## computer network - Class A Subnetting and implementing

### Class A Subnetting:

As we know the Class A network address has 24 bits available for host addressing. This means we can use up to 22 bits for subnetting.

The process of subnetting a Class A network is pretty much the same as it is for a Class B.

``Letâ€™s start:``
``               Example as follows``
``               10.0.0.0 = Network Address``
``               255.128.0.0 = Subnet Mask``
``               (11111111.10000000.00000000.00000000)``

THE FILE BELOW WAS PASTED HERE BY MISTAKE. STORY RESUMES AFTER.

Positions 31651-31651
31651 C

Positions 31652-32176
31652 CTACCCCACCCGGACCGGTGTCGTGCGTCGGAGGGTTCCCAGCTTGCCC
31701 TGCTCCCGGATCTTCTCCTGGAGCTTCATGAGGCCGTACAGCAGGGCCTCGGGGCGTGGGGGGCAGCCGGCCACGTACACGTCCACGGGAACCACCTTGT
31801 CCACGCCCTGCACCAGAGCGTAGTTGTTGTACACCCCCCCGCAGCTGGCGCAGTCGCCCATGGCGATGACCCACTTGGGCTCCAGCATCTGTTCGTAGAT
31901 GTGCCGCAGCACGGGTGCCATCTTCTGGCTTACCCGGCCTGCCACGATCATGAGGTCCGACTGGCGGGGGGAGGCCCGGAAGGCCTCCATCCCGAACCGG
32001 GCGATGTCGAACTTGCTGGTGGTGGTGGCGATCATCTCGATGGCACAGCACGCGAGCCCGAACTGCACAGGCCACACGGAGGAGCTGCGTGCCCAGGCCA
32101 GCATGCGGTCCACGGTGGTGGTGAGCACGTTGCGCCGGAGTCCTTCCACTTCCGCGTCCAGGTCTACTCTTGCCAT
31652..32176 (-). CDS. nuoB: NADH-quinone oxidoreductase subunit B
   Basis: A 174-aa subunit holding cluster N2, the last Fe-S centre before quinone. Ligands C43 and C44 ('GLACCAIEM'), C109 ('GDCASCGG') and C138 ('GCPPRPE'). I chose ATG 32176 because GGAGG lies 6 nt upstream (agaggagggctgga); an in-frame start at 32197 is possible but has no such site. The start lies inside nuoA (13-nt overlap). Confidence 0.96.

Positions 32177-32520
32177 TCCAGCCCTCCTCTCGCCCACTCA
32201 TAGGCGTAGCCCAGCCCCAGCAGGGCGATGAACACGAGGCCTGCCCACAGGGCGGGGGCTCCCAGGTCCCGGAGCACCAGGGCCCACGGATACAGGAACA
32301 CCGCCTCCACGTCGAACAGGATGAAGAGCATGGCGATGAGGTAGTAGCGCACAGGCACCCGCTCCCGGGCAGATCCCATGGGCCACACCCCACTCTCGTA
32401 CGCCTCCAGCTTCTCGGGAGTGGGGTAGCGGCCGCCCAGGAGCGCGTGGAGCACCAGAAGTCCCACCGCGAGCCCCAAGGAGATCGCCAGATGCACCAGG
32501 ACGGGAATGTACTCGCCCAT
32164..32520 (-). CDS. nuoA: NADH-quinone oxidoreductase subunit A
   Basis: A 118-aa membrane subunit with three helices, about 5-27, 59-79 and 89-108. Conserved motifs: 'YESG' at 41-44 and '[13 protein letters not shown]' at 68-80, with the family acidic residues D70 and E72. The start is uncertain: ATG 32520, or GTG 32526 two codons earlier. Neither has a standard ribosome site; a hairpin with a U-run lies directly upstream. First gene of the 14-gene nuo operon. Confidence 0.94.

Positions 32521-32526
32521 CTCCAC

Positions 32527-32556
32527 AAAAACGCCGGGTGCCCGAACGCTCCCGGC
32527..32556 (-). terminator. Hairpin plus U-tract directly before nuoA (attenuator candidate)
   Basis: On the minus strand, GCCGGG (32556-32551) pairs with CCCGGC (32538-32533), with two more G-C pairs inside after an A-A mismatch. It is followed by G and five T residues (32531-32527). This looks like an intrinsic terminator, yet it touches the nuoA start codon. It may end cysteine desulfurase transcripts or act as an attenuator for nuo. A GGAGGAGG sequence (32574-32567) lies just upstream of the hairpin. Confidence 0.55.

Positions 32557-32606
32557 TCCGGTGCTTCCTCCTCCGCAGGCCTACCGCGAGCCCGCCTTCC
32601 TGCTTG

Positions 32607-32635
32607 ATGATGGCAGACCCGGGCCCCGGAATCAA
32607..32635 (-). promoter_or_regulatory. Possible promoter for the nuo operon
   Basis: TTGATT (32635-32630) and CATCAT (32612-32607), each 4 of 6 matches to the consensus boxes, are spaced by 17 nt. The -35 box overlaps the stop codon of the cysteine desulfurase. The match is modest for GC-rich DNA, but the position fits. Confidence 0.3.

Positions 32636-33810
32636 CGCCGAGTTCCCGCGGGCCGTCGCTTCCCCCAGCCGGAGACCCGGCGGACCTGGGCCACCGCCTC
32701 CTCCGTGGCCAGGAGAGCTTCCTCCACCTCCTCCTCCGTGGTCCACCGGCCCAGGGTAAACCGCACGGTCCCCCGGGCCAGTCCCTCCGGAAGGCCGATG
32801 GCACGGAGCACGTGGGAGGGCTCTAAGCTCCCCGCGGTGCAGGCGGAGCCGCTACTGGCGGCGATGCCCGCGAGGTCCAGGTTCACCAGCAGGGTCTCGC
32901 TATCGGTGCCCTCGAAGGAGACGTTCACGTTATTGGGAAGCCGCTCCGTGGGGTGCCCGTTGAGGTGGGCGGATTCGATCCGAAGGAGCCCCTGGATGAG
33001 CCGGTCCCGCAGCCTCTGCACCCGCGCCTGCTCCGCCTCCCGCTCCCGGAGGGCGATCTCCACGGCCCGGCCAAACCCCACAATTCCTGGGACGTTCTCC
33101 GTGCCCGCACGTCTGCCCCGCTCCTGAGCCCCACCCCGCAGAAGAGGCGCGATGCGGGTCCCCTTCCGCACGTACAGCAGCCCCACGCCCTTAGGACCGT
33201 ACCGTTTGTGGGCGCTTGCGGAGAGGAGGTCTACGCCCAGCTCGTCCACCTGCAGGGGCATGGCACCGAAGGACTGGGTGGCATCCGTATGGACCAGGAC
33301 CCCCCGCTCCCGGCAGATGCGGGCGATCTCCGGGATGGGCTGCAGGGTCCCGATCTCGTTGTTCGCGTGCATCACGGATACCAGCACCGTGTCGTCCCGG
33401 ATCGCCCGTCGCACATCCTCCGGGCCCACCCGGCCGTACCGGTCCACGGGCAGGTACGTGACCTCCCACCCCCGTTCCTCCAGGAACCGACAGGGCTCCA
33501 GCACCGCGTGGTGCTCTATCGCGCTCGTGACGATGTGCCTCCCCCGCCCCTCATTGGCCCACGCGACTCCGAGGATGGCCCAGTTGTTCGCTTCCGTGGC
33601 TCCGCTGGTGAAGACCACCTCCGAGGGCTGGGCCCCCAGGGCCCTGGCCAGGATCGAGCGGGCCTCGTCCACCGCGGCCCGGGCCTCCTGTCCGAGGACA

Now we are applying top 5 formulas to find out subnets, hosts, valid subnets, broadcast address.

• How many subnets?

Formula is: 2x = number of subnets. x is the number of masked bits, or the 1s. Because 128 is 1 bit on (10000000), the answer is 21=2

• How many hosts per subnet?

Formula is: 2Y-2 = number of hosts per subnet. y is the number of unmasked bits, or the 0.

We have 23 host bits off (10000000.00000000.00000000), so the equation is 223-2 = 83,88,606 hosts (83,88,608-2).

• What are the valid subnets?

Formula is: 256-subnet mask = block size, or increment number.

So, 256-128=128. Remember, we'll start at zero and count in our block size, so our subnets are 0, 128.

`` Like wise you can make subnetting of all class A IP addresses. ``